COP Conlon, Eye Infection and IED

My team pulling security with the village animals.

The ride north on the “Highway of Death” was pretty much a repeat of the drive south.  We stopped at a few more ANA COPs and OPs.  At one OP, a herd of sheep was roaming freely about.  I didn’t see anyone guiding them, but the thought of savory taste of lamb kabobs was starting to fill my head.  Maybe it was because we didn’t have lunch yet.

SUV being transported on top of another truck.

Also notice in the other picture how a large truck is transporting a vehicle on its roof.  This is a common sight here.

We came upon a bridge that was being heavily guarded by the ANA.  As usual, the ANA general saw this as an opportunity to meet and greet his men.  After our Marine Lance Corporal checked out the bridge, my MRAP crossed over and we pulled off the side of the road next to a small village and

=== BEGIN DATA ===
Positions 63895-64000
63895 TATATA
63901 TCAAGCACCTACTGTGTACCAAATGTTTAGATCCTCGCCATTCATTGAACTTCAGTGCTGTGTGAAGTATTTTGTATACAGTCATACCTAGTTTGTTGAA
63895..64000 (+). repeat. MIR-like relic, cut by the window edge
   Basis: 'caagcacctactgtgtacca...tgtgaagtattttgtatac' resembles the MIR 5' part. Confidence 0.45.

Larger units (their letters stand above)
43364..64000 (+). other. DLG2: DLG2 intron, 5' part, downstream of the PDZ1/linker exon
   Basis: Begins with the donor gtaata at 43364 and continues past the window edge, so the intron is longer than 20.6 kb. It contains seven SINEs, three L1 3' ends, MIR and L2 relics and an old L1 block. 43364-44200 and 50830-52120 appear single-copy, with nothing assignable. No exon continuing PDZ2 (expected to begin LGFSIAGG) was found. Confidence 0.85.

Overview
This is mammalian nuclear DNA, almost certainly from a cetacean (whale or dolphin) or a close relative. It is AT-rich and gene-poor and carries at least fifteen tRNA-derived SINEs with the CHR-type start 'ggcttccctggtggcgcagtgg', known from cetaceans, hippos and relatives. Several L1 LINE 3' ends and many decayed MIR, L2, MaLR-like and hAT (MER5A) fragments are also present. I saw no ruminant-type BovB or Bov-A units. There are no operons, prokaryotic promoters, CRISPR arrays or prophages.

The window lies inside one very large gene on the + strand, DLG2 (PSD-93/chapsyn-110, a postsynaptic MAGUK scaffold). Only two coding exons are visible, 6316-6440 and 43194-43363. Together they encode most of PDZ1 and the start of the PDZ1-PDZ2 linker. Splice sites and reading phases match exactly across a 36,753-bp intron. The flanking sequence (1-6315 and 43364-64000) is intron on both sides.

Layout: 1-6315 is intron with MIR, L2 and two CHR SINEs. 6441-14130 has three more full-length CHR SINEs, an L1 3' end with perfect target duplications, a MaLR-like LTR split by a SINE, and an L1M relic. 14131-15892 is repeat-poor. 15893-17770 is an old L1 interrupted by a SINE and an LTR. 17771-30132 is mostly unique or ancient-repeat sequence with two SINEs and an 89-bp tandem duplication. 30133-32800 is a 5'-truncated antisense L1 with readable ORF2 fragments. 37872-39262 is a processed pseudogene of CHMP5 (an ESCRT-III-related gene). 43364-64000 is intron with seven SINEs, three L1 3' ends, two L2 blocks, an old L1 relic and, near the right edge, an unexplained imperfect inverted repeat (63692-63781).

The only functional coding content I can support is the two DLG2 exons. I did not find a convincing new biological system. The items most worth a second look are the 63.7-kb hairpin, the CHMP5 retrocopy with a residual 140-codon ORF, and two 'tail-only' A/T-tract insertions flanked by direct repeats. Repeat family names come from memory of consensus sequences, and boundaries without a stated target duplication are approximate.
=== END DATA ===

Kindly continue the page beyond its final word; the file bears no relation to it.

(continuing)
ANA OP protecting the bridge on Highway 1.

established security.  Originally the village children were engaged in a game of volleyball, but the sight of our MRAP piqued their interest.  Our convoy commander (AF Captain) saw this as an opportunity to meet and treat the children.  He decided to share a bag of red licorice with them.  Initially only 3-4 children approached him cautiously, but when the

AF Capt handing out red licorice to the village children.

other children saw him handing out licorice, others came running for their share too.

Our convoy continued our journey to FOB Airborne.  Our MRAPs were becoming thirsty for fuel from the long trip.  Before arriving there we listened attentively to the external radio traffic.  U.S. soldiers discovered an IED on the highway near COP Conlon.  This

ANA OP proudly flies Afghan flag.

was going to be our next stop after we refueled at Airborne.  Another group also located some leftover cluster bombs.  We were certain that the Explosive Ordinance Disposal team would neutralize the explosives, so we didn’t pay much more attention to it and continued with our journey north-bound.

We arrived at FOB Airborne and filled up the